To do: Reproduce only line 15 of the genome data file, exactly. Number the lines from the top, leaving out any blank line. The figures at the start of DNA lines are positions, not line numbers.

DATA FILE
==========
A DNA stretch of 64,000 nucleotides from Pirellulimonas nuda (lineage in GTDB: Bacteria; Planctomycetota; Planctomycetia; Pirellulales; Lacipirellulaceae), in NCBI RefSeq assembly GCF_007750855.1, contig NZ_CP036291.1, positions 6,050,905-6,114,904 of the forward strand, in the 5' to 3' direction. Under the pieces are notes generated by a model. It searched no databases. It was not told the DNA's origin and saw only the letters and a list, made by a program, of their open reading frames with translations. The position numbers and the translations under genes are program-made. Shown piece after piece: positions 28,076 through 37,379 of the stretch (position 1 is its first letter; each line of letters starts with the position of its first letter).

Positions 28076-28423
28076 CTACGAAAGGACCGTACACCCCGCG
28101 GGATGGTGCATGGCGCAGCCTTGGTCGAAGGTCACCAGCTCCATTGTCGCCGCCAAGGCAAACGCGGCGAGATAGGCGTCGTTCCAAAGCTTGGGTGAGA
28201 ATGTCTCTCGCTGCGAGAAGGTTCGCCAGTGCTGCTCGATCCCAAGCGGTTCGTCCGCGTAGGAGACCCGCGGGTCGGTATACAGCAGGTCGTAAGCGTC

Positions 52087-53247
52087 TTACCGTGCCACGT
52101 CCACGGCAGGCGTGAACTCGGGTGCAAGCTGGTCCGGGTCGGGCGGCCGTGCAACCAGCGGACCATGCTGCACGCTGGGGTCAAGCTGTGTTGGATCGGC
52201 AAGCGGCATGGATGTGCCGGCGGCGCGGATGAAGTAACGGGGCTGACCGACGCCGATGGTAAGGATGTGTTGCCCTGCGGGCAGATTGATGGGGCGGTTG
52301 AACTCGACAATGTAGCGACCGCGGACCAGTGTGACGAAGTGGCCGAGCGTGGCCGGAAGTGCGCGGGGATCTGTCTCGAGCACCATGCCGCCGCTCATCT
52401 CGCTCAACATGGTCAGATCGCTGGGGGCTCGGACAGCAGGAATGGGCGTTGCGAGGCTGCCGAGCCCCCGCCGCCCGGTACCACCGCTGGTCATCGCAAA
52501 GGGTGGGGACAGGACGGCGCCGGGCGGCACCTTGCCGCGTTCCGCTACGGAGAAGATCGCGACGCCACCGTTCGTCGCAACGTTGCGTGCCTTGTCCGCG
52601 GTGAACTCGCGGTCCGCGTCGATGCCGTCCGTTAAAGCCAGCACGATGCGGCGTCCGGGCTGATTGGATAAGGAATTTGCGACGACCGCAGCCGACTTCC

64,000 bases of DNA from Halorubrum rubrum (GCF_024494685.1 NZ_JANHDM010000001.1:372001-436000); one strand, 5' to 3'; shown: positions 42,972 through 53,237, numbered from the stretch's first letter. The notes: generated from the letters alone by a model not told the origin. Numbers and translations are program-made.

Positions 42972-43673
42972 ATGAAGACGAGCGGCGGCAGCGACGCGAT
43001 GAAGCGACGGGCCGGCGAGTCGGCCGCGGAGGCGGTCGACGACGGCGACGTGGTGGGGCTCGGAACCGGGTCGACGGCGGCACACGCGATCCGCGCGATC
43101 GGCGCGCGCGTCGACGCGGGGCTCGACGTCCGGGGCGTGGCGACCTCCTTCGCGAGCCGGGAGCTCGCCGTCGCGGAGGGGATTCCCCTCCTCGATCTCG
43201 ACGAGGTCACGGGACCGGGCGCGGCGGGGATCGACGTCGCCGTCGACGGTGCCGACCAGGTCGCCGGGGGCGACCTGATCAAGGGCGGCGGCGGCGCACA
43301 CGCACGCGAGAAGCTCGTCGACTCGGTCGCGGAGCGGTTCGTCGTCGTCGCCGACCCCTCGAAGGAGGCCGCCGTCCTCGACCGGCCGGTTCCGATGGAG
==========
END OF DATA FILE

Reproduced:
Positions 42972-43673